TORONTO, April 03, 2020 (GLOBE NEWSWIRE) -- “Today’s decision by the government of Ontario to largely shut down private sector Industrial and Commercial construction in the province is a difficult but necessary one, given the growing threat of the COVID-19 pandemic,” said Patrick Dillon, Business Manager of the Provincial Building and Construction Trades Council of Ontario. Public sector infrastructure projects, together with the residential sector will largely remain open.
“In addition to construction workers having been declared ‘essential’ themselves, in continuing to build the infrastructure we rely on, Building Trades workers recognize and salute the contributions made by Ontario’s frontline workers. These are extraordinary times, and we all need to adapt responsibly,” he said, adding that “most importantly, we need to pull together as Ontarians, to get through this crisis. Our hearts go out to all Ontarians who have lost loved ones to COVID-19."
“Based on Building Trades surveys, to-date, there have been no confirmed reports of construction workers being infected with COVID-19 in the workplace, which speaks to a pretty responsible contractor base, a diligent workforce, and added enforcement,” explained Dillon. “There have been some improvements to workplace hygiene and sanitary conditions, but a lot more work needs to be done, to bring existing jobsites to a standard that would be acceptable. Stronger enforcement is key in that regard, and we welcome the recent increased enforcement measures by the Ministry of Labour including the 60 added safety inspectors, as announced by Premier Ford today,” he said.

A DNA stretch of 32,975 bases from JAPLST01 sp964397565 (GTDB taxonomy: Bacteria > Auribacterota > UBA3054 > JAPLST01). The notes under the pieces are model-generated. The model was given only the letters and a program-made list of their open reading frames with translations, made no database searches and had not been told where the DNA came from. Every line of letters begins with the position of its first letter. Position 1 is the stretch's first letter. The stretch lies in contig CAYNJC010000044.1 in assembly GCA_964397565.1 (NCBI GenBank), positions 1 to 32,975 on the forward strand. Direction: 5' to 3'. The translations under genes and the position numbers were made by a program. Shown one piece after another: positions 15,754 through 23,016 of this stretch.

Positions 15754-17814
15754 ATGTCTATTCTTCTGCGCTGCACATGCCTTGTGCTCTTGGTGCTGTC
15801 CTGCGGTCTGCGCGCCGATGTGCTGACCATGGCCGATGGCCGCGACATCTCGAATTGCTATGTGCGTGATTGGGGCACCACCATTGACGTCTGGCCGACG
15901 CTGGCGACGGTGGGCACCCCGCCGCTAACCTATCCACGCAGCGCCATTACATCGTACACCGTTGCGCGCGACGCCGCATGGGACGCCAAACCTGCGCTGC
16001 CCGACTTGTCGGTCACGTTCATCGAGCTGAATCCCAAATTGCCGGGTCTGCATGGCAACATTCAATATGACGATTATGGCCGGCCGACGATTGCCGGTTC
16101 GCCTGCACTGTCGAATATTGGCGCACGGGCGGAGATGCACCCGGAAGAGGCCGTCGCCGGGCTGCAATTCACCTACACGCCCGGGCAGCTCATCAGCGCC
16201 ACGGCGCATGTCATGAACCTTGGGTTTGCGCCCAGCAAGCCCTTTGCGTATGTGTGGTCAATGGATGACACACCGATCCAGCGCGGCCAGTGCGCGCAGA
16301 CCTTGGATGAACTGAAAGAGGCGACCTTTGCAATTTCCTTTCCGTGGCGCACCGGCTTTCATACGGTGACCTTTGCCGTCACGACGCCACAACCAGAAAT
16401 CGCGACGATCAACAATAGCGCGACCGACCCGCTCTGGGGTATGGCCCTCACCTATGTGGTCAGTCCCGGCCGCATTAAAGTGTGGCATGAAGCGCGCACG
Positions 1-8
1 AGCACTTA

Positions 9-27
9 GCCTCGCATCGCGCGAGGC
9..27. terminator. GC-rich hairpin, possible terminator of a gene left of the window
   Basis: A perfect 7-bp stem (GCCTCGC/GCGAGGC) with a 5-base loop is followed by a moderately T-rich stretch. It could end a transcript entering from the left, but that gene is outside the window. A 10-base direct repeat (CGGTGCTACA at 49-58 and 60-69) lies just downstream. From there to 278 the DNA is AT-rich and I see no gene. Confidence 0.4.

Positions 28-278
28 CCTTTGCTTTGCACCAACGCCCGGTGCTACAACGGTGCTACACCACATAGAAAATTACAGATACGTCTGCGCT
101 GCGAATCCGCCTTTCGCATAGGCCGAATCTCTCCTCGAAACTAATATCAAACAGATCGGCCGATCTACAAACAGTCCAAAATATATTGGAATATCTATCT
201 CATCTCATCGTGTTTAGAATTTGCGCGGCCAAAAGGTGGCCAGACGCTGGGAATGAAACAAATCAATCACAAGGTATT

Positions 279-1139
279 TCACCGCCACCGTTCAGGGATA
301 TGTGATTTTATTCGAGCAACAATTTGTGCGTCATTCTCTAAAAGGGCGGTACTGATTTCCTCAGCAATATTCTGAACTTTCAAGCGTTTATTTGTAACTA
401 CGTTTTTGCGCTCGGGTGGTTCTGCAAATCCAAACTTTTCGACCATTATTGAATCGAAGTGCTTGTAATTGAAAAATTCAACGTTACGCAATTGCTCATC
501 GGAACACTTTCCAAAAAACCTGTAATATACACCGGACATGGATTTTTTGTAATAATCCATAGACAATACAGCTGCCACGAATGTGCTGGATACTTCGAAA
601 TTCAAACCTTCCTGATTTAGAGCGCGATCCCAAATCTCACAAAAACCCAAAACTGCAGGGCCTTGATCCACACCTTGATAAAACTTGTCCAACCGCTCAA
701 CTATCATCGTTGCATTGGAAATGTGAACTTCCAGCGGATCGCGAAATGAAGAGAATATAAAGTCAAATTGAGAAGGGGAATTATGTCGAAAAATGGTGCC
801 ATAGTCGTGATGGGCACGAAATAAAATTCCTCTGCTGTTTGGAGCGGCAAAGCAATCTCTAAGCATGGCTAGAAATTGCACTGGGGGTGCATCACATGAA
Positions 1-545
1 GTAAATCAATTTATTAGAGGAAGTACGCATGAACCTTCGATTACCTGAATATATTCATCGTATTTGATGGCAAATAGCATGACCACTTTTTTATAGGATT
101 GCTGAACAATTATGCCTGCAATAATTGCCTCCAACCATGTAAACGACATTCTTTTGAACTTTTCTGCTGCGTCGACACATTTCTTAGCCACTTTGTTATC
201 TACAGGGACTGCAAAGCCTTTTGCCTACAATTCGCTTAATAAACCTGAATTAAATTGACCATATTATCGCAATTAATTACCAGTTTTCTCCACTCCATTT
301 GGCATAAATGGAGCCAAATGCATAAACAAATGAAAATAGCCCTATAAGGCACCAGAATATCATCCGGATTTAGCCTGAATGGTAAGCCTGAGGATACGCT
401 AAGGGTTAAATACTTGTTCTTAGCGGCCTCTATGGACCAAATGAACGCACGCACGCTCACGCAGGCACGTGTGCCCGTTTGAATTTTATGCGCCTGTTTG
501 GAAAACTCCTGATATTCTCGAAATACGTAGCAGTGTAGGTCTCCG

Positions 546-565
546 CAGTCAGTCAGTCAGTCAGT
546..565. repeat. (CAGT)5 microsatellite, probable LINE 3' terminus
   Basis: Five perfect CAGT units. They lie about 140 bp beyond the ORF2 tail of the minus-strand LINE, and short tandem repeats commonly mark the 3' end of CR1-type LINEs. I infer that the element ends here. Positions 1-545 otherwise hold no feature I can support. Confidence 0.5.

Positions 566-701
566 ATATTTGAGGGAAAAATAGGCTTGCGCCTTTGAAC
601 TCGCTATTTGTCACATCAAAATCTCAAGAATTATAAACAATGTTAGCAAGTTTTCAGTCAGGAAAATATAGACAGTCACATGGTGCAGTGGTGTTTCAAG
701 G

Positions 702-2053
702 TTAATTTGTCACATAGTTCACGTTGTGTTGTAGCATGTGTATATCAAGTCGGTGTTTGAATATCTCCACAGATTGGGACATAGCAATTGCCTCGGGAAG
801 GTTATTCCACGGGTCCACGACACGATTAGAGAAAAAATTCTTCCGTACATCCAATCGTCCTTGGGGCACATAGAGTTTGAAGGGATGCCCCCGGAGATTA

Since the Premier declared a state of emergency for Ontario, the construction industry has largely remained open, with the exception of individual contractors choosing to shut down operations, and individual workers choosing to self-isolate and be with their families, which is totally understandable.
“Prevention lies at the heart of today’s decision. We recognize that the partial shut-down was made in consultation with the Chief Medical Officer of Health, driven by the number of potential infections and deaths that this province could face by April 30, if no immediate action is taken,” noted Dillon. “We therefore reiterate our Council’s support for the government’s decision to reduce construction activities, and we call on continued enforcement and sanitary improvements to construction jobsites that will remain open, moving forward,” he concluded.
The Provincial Building and Construction Trades Council of Ontario represents 150,000 trades workers throughout the province. For more information, please contact Patrick Dillon: